European Union is ready to ban single-use plastics

May 29, 2018 | Environment
Plastic straws: the European Union is ready to ban its use | Photo: McEachan/Creative Commons

The European Commission proposed a set of rules that will ban and dramatically reduce the use of single-use plastics in the 28 member states of the European Union (EU).

The executive arm of the EU is ready to target the ten single-use plastic products most often found on Europe's seas and beaches which constitute 70 percent of all marine litter items.

The Commission's proposals aim to put Europe ahead of the curve on an issue with planetary implications.

The new rules will be presented to the European Parliament and Council for adoption. Abandoned and lost fishing gear are also a major concern because they account for 7% percent of all beach litter.

So what is expected to change in the Old Continent?

The European Union will immediately ban plastic straws and stirrers, cotton buds, plates, and cutlery. Single-use drinks containers made of plastic will only be allowed if their caps and lids remain attached.

Member states will also have to reduce the use of plastic drinks cups, and food containers, and make sure they are not provided free of charge.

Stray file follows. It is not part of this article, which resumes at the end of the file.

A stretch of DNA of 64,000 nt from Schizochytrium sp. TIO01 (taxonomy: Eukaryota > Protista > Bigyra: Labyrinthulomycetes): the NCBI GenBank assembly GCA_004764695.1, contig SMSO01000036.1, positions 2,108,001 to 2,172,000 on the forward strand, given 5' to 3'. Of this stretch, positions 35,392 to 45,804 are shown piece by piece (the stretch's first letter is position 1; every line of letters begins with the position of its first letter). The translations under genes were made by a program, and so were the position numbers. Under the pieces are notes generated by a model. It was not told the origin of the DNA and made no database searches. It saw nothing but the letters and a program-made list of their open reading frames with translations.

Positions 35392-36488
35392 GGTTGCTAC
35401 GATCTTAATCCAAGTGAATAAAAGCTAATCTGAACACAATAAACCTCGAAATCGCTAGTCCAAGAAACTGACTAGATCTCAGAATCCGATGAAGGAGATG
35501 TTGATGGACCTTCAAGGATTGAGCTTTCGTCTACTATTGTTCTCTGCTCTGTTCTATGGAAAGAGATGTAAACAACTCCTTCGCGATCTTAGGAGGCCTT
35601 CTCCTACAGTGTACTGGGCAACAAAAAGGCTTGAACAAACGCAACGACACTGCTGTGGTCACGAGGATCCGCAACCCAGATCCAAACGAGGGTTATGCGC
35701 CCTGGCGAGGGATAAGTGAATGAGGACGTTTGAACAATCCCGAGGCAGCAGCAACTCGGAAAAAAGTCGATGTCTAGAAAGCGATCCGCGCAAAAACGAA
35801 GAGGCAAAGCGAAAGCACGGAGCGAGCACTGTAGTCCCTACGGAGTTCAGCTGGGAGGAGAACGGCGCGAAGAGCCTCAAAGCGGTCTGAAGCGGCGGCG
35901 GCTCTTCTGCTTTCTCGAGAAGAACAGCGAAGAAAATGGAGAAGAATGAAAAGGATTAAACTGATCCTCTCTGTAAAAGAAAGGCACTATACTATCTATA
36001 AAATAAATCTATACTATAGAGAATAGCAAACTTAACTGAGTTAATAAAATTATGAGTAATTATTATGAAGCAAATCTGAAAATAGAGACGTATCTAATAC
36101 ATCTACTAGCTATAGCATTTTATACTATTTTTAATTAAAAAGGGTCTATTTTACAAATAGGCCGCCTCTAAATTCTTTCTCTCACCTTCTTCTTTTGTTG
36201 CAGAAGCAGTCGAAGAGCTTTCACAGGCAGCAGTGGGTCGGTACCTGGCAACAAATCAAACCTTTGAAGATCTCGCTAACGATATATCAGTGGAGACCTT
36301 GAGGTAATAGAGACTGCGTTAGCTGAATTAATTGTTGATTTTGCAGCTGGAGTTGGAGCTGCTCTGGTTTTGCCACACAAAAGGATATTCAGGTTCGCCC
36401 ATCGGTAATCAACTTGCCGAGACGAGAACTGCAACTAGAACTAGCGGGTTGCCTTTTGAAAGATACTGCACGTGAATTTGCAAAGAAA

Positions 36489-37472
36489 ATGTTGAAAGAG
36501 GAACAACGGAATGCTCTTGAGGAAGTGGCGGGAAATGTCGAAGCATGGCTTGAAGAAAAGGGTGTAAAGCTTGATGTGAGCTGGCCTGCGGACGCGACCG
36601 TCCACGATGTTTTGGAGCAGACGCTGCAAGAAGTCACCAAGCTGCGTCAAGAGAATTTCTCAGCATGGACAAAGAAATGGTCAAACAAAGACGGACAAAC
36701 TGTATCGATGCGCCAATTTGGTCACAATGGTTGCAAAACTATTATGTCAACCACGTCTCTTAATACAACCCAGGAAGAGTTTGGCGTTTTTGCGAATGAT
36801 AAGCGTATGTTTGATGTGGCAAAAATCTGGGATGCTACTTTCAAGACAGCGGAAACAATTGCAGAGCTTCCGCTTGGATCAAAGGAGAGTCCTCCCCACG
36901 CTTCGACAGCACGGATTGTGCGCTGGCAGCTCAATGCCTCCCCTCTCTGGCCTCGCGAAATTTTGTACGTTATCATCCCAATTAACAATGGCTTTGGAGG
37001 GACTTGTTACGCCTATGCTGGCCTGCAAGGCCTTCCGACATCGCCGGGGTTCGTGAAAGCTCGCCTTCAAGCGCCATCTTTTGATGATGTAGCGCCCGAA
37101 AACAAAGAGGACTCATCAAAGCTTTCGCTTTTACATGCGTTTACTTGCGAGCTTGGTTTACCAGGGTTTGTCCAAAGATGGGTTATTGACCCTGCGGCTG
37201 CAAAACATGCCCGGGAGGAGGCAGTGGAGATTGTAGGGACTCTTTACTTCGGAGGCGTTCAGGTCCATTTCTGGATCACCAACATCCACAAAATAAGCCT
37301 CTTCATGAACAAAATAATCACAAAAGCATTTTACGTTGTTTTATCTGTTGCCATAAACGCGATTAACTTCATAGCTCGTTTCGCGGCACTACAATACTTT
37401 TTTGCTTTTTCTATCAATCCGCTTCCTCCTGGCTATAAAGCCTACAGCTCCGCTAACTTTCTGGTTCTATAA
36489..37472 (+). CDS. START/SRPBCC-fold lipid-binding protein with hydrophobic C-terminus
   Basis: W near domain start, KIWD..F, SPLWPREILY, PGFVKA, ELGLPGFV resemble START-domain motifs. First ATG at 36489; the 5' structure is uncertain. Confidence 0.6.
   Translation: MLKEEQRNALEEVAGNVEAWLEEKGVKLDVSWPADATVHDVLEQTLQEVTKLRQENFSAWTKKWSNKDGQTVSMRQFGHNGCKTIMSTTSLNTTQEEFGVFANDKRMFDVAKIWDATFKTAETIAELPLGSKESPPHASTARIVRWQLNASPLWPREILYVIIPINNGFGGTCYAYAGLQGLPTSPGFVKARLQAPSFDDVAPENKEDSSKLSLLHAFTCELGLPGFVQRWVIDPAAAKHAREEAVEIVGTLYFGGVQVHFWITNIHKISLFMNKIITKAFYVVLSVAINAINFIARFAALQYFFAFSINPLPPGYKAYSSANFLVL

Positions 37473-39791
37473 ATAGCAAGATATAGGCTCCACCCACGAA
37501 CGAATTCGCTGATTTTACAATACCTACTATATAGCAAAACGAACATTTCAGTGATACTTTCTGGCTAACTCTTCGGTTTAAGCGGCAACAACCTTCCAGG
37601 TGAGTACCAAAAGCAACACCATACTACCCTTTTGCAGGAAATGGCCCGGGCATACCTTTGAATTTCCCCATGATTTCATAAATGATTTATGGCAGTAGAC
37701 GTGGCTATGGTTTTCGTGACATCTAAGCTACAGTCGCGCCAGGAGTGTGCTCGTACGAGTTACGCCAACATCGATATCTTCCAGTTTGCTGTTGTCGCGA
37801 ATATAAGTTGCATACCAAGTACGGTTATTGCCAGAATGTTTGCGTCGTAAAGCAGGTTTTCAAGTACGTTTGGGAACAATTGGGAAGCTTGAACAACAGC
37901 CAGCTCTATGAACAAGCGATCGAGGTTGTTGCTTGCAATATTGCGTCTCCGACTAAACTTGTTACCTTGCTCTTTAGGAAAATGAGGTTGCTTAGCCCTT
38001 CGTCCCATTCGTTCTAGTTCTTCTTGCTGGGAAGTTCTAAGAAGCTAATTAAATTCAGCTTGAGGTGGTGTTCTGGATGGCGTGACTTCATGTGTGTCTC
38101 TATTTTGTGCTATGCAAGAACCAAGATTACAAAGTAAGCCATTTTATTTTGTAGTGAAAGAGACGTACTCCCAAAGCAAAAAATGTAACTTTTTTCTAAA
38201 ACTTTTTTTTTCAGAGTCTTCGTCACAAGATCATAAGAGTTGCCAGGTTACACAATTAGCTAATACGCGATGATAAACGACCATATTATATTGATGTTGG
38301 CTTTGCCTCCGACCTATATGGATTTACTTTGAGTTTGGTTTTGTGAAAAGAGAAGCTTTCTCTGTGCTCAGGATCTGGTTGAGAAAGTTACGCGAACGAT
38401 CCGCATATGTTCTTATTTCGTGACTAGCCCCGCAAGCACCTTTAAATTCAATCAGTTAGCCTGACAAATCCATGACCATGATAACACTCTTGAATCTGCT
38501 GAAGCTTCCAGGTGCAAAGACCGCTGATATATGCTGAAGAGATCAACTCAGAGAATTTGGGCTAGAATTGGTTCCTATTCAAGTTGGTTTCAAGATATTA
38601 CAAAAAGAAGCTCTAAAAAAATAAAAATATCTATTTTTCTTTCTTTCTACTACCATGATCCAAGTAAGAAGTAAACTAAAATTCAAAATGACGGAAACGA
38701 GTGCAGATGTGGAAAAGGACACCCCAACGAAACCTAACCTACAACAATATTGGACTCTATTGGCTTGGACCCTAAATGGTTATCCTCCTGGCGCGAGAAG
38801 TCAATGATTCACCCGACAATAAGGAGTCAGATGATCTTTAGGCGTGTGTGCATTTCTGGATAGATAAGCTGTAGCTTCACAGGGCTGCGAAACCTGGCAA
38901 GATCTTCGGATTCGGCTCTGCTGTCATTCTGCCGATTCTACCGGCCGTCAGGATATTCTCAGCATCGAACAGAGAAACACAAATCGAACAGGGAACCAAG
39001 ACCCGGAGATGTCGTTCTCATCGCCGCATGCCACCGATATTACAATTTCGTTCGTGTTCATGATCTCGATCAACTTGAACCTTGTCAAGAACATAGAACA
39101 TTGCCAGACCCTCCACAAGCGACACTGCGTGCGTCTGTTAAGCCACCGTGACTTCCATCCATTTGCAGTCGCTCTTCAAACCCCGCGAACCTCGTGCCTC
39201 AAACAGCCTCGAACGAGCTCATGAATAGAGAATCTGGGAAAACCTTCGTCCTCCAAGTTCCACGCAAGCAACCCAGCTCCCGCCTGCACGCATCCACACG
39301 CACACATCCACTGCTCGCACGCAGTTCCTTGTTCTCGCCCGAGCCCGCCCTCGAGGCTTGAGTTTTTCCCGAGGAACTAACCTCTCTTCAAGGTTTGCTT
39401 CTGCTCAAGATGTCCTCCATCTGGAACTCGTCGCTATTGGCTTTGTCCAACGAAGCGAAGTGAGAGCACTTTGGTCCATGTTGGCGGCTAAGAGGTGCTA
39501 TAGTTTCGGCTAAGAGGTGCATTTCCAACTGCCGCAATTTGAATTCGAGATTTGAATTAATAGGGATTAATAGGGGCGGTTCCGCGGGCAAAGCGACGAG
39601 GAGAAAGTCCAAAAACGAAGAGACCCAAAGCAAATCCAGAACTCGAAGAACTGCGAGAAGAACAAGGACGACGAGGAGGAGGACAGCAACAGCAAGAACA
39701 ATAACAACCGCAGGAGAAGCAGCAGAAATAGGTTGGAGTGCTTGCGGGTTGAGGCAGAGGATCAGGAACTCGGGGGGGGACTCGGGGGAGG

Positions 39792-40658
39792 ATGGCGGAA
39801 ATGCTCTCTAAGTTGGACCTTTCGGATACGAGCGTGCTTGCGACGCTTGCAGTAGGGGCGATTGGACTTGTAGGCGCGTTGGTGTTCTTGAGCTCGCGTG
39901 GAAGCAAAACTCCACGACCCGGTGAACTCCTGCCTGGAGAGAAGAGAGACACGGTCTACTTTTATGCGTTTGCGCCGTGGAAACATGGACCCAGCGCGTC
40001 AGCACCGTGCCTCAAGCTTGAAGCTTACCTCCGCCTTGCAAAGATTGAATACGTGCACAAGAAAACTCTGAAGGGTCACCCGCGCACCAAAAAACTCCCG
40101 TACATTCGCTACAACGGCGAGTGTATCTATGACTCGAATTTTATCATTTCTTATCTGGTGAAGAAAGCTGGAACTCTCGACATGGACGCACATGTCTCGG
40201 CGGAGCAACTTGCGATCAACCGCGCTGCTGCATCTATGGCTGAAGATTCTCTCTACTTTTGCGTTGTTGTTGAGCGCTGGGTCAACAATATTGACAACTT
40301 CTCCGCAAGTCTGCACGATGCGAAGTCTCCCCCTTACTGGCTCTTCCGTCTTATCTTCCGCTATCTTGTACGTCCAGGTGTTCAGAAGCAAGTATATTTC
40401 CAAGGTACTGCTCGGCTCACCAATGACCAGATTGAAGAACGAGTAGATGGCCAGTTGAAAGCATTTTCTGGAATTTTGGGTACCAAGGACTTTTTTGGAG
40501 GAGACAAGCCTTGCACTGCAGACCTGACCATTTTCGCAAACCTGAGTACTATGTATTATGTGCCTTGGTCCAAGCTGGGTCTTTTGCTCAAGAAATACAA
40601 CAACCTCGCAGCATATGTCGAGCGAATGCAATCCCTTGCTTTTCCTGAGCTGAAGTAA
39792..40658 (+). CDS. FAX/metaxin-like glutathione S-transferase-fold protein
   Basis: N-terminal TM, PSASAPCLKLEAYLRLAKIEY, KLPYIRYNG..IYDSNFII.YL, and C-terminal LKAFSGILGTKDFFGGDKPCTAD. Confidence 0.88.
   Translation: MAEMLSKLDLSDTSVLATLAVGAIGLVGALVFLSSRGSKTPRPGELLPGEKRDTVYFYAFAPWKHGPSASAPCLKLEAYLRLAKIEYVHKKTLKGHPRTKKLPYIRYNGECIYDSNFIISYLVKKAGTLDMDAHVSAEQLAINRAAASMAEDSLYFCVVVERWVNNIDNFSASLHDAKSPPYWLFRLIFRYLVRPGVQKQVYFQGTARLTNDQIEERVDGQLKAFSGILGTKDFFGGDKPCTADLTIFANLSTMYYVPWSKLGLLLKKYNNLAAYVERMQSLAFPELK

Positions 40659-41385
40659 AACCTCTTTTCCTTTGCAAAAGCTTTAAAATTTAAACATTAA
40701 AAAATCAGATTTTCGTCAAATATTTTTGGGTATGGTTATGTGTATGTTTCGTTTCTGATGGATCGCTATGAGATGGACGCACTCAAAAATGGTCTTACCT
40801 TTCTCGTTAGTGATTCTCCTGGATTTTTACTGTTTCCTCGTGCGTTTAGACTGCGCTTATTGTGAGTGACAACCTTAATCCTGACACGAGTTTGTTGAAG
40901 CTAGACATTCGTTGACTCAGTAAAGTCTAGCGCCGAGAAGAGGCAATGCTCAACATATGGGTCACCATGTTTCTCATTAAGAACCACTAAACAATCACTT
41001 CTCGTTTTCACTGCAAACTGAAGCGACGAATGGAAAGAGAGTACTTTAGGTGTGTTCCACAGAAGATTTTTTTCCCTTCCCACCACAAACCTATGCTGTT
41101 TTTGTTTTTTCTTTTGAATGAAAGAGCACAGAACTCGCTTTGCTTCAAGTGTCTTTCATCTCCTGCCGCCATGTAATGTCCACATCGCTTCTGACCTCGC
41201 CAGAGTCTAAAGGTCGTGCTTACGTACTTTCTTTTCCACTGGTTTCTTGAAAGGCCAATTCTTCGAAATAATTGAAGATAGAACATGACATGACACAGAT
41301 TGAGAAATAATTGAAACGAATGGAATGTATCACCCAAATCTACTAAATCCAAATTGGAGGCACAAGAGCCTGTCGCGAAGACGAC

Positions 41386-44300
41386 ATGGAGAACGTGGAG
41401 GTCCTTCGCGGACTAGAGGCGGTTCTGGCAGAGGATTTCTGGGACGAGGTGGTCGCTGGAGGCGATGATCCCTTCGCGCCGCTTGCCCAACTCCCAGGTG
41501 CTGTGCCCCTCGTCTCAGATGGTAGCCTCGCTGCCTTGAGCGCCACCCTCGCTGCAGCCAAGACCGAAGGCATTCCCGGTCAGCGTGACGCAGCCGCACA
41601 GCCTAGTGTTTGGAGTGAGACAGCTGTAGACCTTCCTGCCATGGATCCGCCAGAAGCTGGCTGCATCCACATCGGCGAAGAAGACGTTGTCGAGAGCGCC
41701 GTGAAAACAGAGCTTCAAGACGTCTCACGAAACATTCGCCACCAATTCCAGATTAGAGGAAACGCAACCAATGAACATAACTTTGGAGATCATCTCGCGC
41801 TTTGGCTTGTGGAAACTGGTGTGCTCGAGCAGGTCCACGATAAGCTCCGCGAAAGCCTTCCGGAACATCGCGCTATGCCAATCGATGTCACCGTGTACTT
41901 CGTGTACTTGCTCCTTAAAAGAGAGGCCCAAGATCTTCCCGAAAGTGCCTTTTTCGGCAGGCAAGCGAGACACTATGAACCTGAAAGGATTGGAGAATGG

Plastic producers will be forced to help cover the costs of clean-up and waste management and must raise awareness for the problems caused by other plastic products like wet wipes, cigarette filters, balloons, packets and wrappers, and lightweight plastic bags.

By 2025, all EU nations will be obliged to collect 90 percent of single-use plastic drinks bottles through, for example, deposit refund schemes.

The EU will also force plastic companies to adopt standardized labeling that the negative environmental impact of the item, indicates how waste should be disposed, and the presence of plastics in the products.

If approved, the European Commission believes that the rules will reduce littering by more than half of the top 10 single-use plastic items, avoiding the emission of 3.4 million tonnes of CO2 equivalent by 2030.

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